About this blog

This blog is about the history of the Koo-Wee-Rup Swamp and neighbouring areas, such as Pakenham, Cranbourne and Garfield, and any other historical subjects I feel like writing about. It's my own original research and writing and if you live in the area you may have read some of the stories before in the Koo-Wee-Rup Swamp Historical Society newsletter or the Koo-Wee-Rup township newsletter, The Blackfish, or the Garfield township newsletter, The Spectator.
Heather Arnold.

Wednesday, April 20, 2016

Koo-Wee-Rup ANZ / E.S. & A Bank

The ANZ Bank in Rossiter Road is closing down in the next few weeks (May 2015) so this is a look at the early history of the bank in Koo-Wee-Rup. The bank started in the town 110 years ago as the London Bank, in 1920 the London Bank amalgamated with the English, Scottish & Australian Bank (E.S. & A Bank) who in turn amalgamated with the ANZ in 1970.

The Garfield branch of the London Bank was established in 1905 and in August 1905 an Agency had been established at Koo-Wee-Rup and by the next year there were Agencies at Iona and Tynong. The first manager was Clarence Adeney, described in one report as the ‘genial Mr Adeney’ and described by David Mickle as ‘a kind and gentle man’. He retired in early 1920 and was replaced by Mr W. K Patterson.

Above: Article from South Bourke and Mornington Journal, August 16 1905
The Lang Lang Guardian reported on September 5 1906 that Mr A. Woodman had accepted a contract from the London Bank to erect a Bank chambers and dwelling at an estimated cost of £600. The construction was to be of oregon and plaster and it was also proposed to use tiles for the roof.  An advertisement in the same paper in the November said the London Bank Agency had been converted into a branch and ‘will be open daily for the transaction of all usual banking business’ – so I believe this would have coincided with the completion of the new building.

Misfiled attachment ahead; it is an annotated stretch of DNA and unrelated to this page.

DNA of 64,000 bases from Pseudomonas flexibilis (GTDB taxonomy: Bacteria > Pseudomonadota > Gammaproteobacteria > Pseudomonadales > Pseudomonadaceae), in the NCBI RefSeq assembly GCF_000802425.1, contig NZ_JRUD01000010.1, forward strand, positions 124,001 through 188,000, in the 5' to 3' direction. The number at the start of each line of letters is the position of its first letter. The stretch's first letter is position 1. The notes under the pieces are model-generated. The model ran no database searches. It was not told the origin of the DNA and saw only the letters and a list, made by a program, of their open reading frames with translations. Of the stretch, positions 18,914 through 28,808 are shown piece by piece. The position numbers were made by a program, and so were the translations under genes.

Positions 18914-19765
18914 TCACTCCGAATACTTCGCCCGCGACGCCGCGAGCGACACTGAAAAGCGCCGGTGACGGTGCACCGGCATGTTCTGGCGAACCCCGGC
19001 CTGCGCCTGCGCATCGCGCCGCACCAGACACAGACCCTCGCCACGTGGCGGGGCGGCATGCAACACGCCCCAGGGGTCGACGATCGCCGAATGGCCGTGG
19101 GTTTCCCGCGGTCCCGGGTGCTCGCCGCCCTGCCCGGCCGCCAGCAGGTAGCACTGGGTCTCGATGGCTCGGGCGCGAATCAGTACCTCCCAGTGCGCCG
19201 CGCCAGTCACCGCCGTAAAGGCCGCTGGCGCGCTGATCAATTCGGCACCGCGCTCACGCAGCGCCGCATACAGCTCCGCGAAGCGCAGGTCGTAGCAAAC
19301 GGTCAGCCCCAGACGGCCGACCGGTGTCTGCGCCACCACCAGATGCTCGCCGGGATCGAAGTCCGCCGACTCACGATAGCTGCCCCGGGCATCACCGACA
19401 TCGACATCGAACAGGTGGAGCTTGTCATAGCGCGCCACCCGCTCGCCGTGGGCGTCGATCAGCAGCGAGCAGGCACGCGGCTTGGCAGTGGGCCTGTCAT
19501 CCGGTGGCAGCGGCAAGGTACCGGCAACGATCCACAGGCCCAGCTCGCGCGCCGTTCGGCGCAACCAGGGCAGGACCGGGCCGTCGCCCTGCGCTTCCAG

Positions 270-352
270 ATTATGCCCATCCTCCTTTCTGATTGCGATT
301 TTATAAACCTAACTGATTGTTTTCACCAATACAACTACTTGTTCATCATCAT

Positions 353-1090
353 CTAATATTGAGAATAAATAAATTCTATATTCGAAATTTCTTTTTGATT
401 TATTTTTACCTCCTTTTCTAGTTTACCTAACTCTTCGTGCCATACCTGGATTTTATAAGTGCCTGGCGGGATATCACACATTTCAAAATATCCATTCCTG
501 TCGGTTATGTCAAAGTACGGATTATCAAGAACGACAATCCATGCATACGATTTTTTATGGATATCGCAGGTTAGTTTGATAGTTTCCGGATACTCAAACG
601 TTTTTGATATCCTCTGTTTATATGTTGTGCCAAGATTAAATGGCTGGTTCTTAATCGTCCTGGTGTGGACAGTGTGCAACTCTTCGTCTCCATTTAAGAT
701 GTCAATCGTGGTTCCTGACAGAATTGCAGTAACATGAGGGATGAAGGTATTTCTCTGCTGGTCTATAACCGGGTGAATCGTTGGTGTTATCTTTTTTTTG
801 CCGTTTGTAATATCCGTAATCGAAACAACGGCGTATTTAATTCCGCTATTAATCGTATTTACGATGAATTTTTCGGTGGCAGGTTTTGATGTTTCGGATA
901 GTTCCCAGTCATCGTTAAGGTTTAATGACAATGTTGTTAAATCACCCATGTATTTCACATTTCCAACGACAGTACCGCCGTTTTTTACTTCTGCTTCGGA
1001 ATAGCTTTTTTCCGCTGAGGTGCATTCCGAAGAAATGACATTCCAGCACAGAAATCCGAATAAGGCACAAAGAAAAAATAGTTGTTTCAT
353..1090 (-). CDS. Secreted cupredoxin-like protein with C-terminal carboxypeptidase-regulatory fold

The Bank was obviously going well as in October 1912 they purchased the site of their building for a ‘satisfactory price’ according to the South Bourke & Mornington Journal.

In 1919, a ‘Receiving Agency’ was established by the bank at Dalmore - it opened Wednesdays from 10.15am to 1.00pm.

Above: E.S. & A. Bank in  Station Street, Koo-Wee-Rup c. 1940s
Below: The Lang Lang Bank 

In the October of 1919 the Koo-Wee-Rup Sun reported that The contractor for the alterations to the London Bank at Koo-Wee-Rup has the work well in hand and will complete it in a few weeks. It speaks well for Koo-Wee-Rup when the local bank has to enlarge its premises. The extra room will be needed in anticipation for the next record season. The second storey was added at this time and the banking chamber was enlarged, a manager’s office added as well as a room upstairs to be used as residential quarters. A strong room was also constructed and the ‘premises were renovated throughout’.

The works were not completed until the December owing to ‘labour trouble, strikes and railway delays’  The architects were Ballantyne and Hare – who designed houses in Malvern and Toorak and in 1929 Cedric Ballantyne designed  the Regent Theatre in Melbourne.

The Cardinia Shire Heritage Study describes the Bank as an early example of the architectural style known as ‘towards modernism’ and it is one of three former E.S. & A Banks on the Heritage Study. The other ones are the Garfield Bank, which was built in 1925 and the Lang Lang Bank, which was built in 1929.  The Garfield Bank is thought to have been designed by Twentyman & Askew, the same Architects as the Lang Lang bank. .

There was an E.S & A. Agency at Cora Lynn, which was staffed about a morning a week and closed in the early 1960s. 

No comments:

Post a Comment